THE PRINCIPAL indication for resection of the sternum and adjoining costal cartilages, either totally or in part, is neoplastic disease. There are a few instances of resections for tuberculosis, osteomyelitis and traumatic lesions, and on occasion a part of the sternum has been removed to gain access to retrosternal mediastinal tumors.
We are now in process of collecting all reports of cases, and the series will appear in a later publication. In 108 cases thus far assembled the tumors were classified as follows: primary tumors—chondrosarcoma (12 cases), osteochondroma (1 case), fibromyxoma (1 case), chondromyxoma (3 cases), dermoid cyst (1 case), endothelioma (2 cases), osteogenic sarcoma (29 cases) and spindle cell sarcoma (6 cases)—and metastatic tumors—carcinoma (21 cases), hyponephroma (8 cases), lymphoblastoma (10 cases), myeloma (2 cases) and melanosarcoma (1 case).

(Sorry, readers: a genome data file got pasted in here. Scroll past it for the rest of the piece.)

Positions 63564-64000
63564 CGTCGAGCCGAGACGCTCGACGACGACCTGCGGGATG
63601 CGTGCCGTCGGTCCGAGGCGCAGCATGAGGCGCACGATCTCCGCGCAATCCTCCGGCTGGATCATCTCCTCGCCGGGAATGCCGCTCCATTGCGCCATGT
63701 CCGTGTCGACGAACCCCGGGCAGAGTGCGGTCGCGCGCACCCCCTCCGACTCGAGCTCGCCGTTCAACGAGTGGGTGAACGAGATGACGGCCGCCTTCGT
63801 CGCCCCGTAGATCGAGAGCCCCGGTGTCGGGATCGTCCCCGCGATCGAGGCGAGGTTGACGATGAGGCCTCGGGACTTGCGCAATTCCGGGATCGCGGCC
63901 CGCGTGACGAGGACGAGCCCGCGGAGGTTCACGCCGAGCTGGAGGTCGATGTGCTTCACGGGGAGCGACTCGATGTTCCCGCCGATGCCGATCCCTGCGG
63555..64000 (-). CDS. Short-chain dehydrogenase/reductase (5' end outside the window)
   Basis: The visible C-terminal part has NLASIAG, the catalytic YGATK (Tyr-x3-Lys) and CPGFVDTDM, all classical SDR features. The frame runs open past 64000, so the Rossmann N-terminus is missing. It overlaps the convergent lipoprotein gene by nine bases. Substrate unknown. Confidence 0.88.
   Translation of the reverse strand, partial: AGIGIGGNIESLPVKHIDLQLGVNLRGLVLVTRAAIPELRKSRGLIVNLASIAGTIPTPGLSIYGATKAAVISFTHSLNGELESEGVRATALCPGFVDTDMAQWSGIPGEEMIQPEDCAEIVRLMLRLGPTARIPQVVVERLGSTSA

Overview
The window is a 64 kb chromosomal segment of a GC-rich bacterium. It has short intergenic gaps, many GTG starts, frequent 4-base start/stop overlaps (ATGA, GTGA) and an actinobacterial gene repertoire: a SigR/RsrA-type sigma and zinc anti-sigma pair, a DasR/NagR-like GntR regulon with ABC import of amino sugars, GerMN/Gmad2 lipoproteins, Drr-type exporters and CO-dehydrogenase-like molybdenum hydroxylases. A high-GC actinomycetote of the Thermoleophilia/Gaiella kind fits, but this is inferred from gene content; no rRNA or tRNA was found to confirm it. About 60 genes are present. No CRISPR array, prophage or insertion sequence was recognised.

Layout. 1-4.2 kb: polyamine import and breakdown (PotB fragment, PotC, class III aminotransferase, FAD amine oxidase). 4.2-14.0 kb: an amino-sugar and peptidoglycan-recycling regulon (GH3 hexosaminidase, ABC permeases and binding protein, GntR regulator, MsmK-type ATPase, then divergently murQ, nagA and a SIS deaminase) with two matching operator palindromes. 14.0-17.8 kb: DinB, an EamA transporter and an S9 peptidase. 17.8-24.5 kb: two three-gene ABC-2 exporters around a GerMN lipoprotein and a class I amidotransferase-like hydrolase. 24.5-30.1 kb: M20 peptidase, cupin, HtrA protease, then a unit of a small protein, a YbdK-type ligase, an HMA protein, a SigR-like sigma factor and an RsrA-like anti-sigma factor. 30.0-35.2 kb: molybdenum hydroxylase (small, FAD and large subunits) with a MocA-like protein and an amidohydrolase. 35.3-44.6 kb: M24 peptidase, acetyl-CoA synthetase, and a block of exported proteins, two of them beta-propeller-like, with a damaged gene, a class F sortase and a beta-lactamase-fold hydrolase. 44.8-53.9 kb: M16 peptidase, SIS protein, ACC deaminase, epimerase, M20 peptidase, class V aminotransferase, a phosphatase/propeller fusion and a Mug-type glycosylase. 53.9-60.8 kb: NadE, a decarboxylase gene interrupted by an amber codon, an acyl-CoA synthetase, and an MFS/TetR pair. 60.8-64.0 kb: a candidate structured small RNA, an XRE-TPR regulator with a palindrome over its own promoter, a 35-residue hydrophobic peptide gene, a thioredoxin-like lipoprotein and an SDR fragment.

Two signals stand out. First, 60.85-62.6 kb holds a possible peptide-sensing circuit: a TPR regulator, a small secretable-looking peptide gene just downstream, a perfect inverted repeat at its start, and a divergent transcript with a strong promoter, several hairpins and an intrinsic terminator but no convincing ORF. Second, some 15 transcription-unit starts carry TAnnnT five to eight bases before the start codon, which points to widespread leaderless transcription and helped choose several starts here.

One of the earliest reports of an attempt to remove a tumor of the sternum was made by Holden